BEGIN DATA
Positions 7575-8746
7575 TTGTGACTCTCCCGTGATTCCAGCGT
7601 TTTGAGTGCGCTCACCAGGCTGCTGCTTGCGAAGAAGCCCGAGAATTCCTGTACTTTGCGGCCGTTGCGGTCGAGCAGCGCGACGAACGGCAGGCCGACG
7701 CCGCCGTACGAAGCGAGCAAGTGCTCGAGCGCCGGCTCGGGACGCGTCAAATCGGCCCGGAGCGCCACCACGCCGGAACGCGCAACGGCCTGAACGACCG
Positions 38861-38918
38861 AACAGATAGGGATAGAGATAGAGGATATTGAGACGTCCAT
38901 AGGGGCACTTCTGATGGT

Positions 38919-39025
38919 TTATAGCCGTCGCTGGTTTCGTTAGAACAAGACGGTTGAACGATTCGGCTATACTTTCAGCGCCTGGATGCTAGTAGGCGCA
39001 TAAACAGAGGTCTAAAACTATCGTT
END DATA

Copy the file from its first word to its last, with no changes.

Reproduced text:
Positions 7575-8746
7575 TTGTGACTCTCCCGTGATTCCAGCGT
7601 TTTGAGTGCGCTCACCAGGCTGCTGCTTGCGAAGAAGCCCGAGAATTCCTGTACTTTGCGGCCGTTGCGGTCGAGCAGCGCGACGAACGGCAGGCCGACG
7701 CCGCCGTACGAAGCGAGCAAGTGCTCGAGCGCCGGCTCGGGACGCGTCAAATCGGCCCGGAGCGCCACCACGCCGGAACGCGCAACGGCCTGAACGACCG
Positions 38861-38918
38861 AACAGATAGGGATAGAGATAGAGGATATTGAGACGTCCAT
38901 AGGGGCACTTCTGATGGT

Positions 38919-39025
38919 TTATAGCCGTCGCTGGTTTCGTTAGAACAAGACGGTTGAACGATTCGGCTATACTTTCAGCGCCTGGATGCTAGTAGGCGCA
39001 TAAACAGAGGTCTAAAACTATCGTT